Bitcoin Nodes

A node is a computer system connected to a blockchain network. In this article, we learn about the four major types of Bitcoin nodes.

Table of contents.

  1. Introduction.
  2. Bitcoin Nodes and Roles.
  3. Reasons to Run a Bitcoin Node.
  4. What happens if the number of nodes goes down?
  5. Summary.


In the previous article, we learned about the Bitcoin peer-to-peer network architecture. We learned that decentralized networks are a collection of decentralized peer nodes all involved with the management of the network. We said that in such networks all nodes are equal and have an equal status in the decision-making in a network.

Nodes in a Bitcoin blockchain are equal but can have different roles depending on the blockchain functionality they support. A full node is responsible for functions such as routing, mining, decentralized storage, and wallet services.


Among the above four functions, routing is universal to all nodes, meaning all nodes participate in the validation and propagation of transactions and blocks on the blockchain. A transaction that is deemed invalid by a single node is not propagated. This structure makes sure that transactions remain immutable. This also ensures transparency at the same time anonymity. All nodes are also responsible for the discovery of new nodes and the maintenance of P2P connections to them.

As we shall see in the next section, full nodes apart from routing can also be used for decentralized storage of transactions among other functions. These nodes are essential since they store the whole blockchain, other nodes use these as references. For example, if we were to participate in the Bitcoin blockchain by hosting a full node, our node will use an existing full node as a reference meaning we will have to download all transactions that have ever occurred on bitcoin.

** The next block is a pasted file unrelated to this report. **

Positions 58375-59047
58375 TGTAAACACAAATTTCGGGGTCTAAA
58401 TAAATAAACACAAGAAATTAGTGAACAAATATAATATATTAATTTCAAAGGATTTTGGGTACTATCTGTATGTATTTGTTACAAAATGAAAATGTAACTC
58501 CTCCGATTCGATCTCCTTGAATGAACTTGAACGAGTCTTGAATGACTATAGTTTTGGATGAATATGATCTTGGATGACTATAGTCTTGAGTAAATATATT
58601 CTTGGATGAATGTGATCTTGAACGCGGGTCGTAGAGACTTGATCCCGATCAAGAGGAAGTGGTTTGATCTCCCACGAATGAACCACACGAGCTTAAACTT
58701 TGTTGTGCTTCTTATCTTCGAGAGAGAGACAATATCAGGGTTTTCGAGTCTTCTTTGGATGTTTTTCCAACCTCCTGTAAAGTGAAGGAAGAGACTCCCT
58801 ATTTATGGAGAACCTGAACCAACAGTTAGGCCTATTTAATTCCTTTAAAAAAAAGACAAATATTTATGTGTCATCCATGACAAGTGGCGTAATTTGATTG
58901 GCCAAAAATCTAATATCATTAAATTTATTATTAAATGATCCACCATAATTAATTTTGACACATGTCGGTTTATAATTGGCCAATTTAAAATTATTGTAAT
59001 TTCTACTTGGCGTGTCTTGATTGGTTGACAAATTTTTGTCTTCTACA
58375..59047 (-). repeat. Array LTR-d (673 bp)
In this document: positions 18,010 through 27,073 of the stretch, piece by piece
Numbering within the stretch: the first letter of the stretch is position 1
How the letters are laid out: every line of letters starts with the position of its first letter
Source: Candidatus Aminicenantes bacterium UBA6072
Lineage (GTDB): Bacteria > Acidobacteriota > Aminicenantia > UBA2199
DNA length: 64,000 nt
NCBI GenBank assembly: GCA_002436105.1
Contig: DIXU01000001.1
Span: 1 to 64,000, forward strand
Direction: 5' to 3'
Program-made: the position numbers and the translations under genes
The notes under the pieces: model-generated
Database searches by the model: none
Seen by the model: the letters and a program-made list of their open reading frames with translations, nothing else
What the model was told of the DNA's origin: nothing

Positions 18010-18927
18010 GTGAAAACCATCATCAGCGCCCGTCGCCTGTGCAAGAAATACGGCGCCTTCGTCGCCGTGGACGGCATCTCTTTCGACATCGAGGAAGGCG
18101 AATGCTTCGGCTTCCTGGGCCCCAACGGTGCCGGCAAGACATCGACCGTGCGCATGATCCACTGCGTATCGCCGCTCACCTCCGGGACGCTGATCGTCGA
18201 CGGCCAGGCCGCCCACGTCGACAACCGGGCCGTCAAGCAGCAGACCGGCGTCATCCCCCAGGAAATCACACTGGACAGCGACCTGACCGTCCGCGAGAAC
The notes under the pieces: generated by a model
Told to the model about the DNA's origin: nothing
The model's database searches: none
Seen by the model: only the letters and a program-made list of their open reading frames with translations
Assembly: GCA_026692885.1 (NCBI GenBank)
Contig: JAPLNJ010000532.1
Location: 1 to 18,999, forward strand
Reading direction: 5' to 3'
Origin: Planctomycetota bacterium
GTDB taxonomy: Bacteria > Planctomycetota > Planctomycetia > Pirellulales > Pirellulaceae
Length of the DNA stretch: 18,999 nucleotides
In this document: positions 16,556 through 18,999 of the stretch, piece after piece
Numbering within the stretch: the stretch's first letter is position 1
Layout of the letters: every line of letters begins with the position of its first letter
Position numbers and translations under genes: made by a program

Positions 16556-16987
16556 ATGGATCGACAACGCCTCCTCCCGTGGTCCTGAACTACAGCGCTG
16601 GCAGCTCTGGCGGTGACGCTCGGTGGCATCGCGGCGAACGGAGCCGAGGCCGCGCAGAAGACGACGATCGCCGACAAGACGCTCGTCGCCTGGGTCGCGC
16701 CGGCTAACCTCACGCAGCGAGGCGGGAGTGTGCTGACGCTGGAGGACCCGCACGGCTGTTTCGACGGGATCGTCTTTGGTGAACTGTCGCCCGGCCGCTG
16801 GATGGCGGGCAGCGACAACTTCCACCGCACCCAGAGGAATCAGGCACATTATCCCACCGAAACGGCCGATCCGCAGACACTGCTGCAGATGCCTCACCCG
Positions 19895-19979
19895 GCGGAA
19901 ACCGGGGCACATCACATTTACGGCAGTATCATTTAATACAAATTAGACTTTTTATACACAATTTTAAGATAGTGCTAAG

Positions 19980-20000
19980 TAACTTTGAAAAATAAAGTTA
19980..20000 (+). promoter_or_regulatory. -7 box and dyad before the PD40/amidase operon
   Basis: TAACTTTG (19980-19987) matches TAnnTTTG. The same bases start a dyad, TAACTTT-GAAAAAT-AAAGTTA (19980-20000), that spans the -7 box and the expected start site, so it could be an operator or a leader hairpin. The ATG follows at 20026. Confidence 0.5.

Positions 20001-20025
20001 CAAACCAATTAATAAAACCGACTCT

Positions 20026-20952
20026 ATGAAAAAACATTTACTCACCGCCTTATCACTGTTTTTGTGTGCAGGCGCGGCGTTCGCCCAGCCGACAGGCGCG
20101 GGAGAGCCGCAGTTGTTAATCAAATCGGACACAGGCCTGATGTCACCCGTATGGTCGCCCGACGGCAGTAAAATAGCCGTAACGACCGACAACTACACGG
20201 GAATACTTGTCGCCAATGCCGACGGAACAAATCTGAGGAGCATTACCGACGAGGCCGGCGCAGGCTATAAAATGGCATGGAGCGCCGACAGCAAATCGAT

In this article, we will learn about the various types of Bitcoin blockchain nodes and the roles each of them plays in the management of Bitcoin.

Bitcoin Nodes and Roles.

In this section, we look at the various types of bitcoin nodes and their roles.

The different types of Bitcoin Nodes are:

  • Mining nodes
  • Light nodes
  • Full nodes
  • Super nodes
  • Pruned Full nodes
  • Authority Nodes
  • Lightning Nodes
  • Master Nodes

We will go into details of each node.

Mining nodes
Mining is the process of solving a complex cryptographic puzzle for incentives. This is also a way to add new bitcoins into circulation. Mining nodes are responsible for the creation of new blocks that are added to the blockchain.

Mining nodes are a network of miners and ASIC(Application Specific Integrated Circuits) responsible for confirming the validity of blocks through this process of mining. They maintain the blockchain network by creating, validating, and adding new blocks to the chain thus growing the network over time.

Light nodes
These are also referred to as thin nodes since they only store a copy of the entire blockchain. They download previous transactions' block headers to confirm a blockchains validity. Why the block header? A block header holds all information related to the previous blocks, mining time, nonce, and a unique identifier.

In most cases, a light node will need less computational resources such as RAM and hard disk space since they directly connect to a full node that maintains a copy of the whole blockchain.

Full nodes
A full node is probably the most important node since it maintains a copy of the whole blockchain, this includes all transactions that have ever occurred on the blockchain since the genesis block was created in 2009. These nodes are responsible for the distribution of blockchain copies to other nodes such as light nodes. They act as a reference point for the validation of a blockchain's transaction history.
Bitcoin has about 10000 full nodes. More full nodes in a blockchain network ensure security, immutability, and decentralization. In this case, if a single full node is corrupted, other full nodes will invalidate it. This makes sure that no single party can control the network.

Hosting a full node also means that the owner can validate his/her own transactions which save time and transaction fees. A full node usually takes about 200GB of storage space, apart from being able to validate your own transactions and avoiding a transaction fee, hosting full nodes offers other benefits such as, preventing double-spending of bitcoins and using bitcoin without third-party involvement.

Super nodes
These are nodes that operate around the clock. They connect full nodes to each other and spread the blockchain copy across the network. They serve as redistribution relays that ensure all nodes in the blockchain get an accurate copy of the blockchain.